The death of Neil Armstrong at the age of 82 has made the world pause and reflect on one of the greatest landmark achievements in the evolution of the human species – the ability to rise above our animal origins, pilot ourselves away from the gravitational pull of our planet and land on the Moon; and, importantly, to return safely home – while allowing millions on Earth to witness it all live on television.
It remains an astonishing scientific and technical feat which will only be surpassed when human beings walk on the surface of Mars. Given that this is not predicted to occur until at least the 2030s, the Apollo 11 Moon landing on 20 July 1969 really was decades ahead of it’s time. It’s easy to forget just how fraught with danger the whole mission was, particularly as the technology which achieved it seems so primitive now. The microprocessor had yet to be invented; the computers controlling the Apollo spacecraft comprised transistors and integrated circuits with less processing power than a modern mobile phone.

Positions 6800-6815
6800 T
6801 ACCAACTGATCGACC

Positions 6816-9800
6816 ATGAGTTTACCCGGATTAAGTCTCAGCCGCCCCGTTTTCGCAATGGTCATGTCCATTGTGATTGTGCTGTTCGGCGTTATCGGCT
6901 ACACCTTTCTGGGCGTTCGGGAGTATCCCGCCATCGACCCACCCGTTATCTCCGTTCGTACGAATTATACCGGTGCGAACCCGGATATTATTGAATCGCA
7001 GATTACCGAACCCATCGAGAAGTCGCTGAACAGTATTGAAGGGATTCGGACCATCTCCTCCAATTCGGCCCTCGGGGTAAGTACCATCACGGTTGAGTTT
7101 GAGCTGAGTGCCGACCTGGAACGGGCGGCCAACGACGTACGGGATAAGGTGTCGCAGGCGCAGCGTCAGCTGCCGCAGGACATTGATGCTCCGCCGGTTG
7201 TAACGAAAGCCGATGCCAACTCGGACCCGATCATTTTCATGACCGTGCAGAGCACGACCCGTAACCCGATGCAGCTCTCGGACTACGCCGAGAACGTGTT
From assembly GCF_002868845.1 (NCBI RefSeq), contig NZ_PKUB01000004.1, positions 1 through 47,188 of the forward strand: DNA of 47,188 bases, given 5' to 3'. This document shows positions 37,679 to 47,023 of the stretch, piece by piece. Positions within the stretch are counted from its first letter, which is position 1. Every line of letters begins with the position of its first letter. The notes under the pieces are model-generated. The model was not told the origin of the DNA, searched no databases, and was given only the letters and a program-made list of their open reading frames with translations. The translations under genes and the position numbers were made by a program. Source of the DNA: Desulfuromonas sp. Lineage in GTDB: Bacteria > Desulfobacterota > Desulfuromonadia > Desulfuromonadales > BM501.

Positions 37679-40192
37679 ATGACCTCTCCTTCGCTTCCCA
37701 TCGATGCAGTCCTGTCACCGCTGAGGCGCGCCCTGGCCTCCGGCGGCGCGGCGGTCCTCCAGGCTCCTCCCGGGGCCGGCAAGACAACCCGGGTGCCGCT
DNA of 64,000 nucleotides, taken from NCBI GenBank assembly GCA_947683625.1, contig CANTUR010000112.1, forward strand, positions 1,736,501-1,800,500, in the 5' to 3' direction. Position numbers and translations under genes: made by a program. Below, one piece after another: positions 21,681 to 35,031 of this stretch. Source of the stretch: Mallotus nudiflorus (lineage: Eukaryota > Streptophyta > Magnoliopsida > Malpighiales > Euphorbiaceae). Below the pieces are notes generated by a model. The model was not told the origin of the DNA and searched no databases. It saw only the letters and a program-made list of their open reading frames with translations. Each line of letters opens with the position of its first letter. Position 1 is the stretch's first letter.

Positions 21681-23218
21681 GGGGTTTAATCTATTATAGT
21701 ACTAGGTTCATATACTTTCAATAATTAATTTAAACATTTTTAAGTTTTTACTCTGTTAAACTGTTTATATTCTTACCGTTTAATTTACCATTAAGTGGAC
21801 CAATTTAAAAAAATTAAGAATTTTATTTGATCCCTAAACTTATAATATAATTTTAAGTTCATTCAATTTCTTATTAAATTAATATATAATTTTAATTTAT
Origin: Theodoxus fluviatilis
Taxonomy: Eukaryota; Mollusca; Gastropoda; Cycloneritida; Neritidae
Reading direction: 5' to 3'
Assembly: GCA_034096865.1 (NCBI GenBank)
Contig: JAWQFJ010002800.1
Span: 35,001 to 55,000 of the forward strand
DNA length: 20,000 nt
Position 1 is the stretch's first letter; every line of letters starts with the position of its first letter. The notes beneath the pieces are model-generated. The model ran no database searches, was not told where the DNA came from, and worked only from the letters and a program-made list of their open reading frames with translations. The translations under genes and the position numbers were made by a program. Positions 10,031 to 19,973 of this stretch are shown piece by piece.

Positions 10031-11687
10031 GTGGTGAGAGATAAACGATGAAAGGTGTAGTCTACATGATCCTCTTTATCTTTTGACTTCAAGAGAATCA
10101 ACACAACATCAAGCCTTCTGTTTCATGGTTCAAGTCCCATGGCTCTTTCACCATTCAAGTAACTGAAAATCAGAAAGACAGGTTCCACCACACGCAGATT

The riskiest parts of the mission were the landing of Neil Armstrong and Buzz Aldrin’s Lunar Module (Eagle) on the lunar surface, and it’s subsequent lift-off and re-docking with Apollo’s Command Module (Columbia) piloted by Michael Collins in orbit 60 miles above the Moon. Armstrong himself rated their chances of success as no better than 50/50.
And there were problems.
When the Eagle initially separated from Columbia, it’s cabin wasn’t fully depressurised, resulting in a burst of gas which was to eventually throw the Module’s landing 4 miles off target. With no space for seats in the wardrobe-sized cabin, Armstrong and Aldrin were sealed inside their pressure suits and strapped in the standing position for 2 hours as they guided their craft’s descent to the Sea of Tranquillity.